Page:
Bidhu Jha

Bidhu Shekhar Jha is a politician in Manitoba, Canada. He was a member of the Legislative Assembly of Manitoba from 2003 to 2016, representing the Winnipeg division of Radisson as a member of the New Democratic Party.

Bidhu Shekhar Jha
Member of the Legislative Assembly of Manitoba for Radisson
In office
Preceded byMarianne Cerilli
Succeeded byJames Teitsma
Personal details
Born (1942-08-04) August 4, 1942 (age 77)
Deoghar, Bihar, Now Jharkhand, India
Political partyNew Democratic Party
ResidenceWinnipeg, Manitoba

Private life and careerEdit

Jha was born in Deoghar, Bihar now a part of the Indian state of Jharkhand. He has a degree in Mechanical Engineering from BIT Sindri, and has taken post-graduate training in Industrial Engineering and Management.[1] He moved to Canada in 1969 and founded Optimum Ergonomics Ltd. in 1978, specializing in office and computer furnishings.[2] He later founded the Optimum Technology Corporation, specializing in international trade and business development.[3]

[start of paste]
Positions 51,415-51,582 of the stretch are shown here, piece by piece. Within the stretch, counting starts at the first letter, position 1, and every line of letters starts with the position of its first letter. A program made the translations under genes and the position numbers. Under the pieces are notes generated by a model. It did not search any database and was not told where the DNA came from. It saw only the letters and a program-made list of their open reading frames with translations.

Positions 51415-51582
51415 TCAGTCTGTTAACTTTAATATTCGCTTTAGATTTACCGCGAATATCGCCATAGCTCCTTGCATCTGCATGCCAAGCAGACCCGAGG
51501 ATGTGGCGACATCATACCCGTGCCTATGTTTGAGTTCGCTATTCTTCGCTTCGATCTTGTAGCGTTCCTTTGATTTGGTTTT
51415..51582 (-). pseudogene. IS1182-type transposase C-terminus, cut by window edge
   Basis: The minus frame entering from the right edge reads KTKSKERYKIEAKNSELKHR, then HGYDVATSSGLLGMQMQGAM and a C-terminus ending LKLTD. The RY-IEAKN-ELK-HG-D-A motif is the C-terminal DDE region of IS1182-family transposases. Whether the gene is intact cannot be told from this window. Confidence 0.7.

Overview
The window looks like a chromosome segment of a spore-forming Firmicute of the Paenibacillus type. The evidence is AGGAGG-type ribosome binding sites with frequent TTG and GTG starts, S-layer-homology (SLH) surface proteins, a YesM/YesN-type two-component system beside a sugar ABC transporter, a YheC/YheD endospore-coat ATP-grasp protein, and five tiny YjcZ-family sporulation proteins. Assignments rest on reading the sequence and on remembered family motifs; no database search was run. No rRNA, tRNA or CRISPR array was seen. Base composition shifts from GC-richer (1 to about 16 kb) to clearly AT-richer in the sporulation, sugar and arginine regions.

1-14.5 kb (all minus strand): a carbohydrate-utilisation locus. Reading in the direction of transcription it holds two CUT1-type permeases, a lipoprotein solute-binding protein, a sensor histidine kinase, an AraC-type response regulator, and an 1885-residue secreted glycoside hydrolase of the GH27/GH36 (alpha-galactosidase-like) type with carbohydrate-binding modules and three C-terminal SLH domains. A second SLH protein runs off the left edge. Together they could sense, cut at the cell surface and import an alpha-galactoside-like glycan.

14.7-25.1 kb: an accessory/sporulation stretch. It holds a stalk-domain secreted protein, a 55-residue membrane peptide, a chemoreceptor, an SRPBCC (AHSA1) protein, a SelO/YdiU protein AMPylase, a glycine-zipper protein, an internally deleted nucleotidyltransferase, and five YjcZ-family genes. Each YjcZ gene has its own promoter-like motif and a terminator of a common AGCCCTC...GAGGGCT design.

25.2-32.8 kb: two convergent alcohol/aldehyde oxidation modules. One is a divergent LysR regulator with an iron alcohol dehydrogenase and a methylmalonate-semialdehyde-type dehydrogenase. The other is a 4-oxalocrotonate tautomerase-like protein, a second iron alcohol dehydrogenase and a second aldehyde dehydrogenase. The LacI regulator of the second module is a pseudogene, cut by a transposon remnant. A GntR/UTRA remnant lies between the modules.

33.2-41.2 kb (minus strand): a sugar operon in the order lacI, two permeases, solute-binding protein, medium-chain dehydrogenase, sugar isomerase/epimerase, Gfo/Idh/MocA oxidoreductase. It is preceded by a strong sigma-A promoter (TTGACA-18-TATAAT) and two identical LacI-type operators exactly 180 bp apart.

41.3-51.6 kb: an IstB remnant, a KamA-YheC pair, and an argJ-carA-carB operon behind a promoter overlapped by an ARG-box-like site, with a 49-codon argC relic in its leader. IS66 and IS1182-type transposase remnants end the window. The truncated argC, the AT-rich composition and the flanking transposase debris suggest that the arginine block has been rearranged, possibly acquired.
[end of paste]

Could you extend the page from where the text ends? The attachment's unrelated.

Jha authored the screenplay for a full-length feature film entitled Namumkin (1988), telling the story of an Asian family exiled from Idi Amin's Uganda.[4] He later served as president of Winnipeg's Indian Association,[5] and led a flag-raising ceremony in 1997 to celebrate the fiftieth anniversary of India's independence.[6] In 2001, he organized a dinner for British Columbia Premier Ujjal Dosanjh to mark his selection as Canada's first provincial leader of South Asian background.[7]

Jha served on the board of Manitoba Telephone System in 1986-87, and has also served on the boards of the Canadian Cancer Society and Deer Lodge Foundation.[8] In 2002, he received a Queen's Golden Jubilee Medal and an Asia Pacific Award of Entrepreneurship from the Asper School of Business at the University of Manitoba.[9] He was 63 years old as of 2006.[1]

Political careerEdit

Jha ran for the Manitoba legislature in the 1999 provincial election, and lost to Progressive Conservative candidate John Loewen in the south Winnipeg division of Fort Whyte. The New Democratic Party won a majority government across the province. After the election, Jha was appointed to the Board of the Manitoba Crown Corporations Council.[10] He later chaired a Taxi-Cab Safety Working Group, which was convened after five Winnipeg drivers were murdered over the course of ten years. He issued a report calling for the installation of safety shields, cameras and recording devices; safety shields were made mandatory in 2002.[11]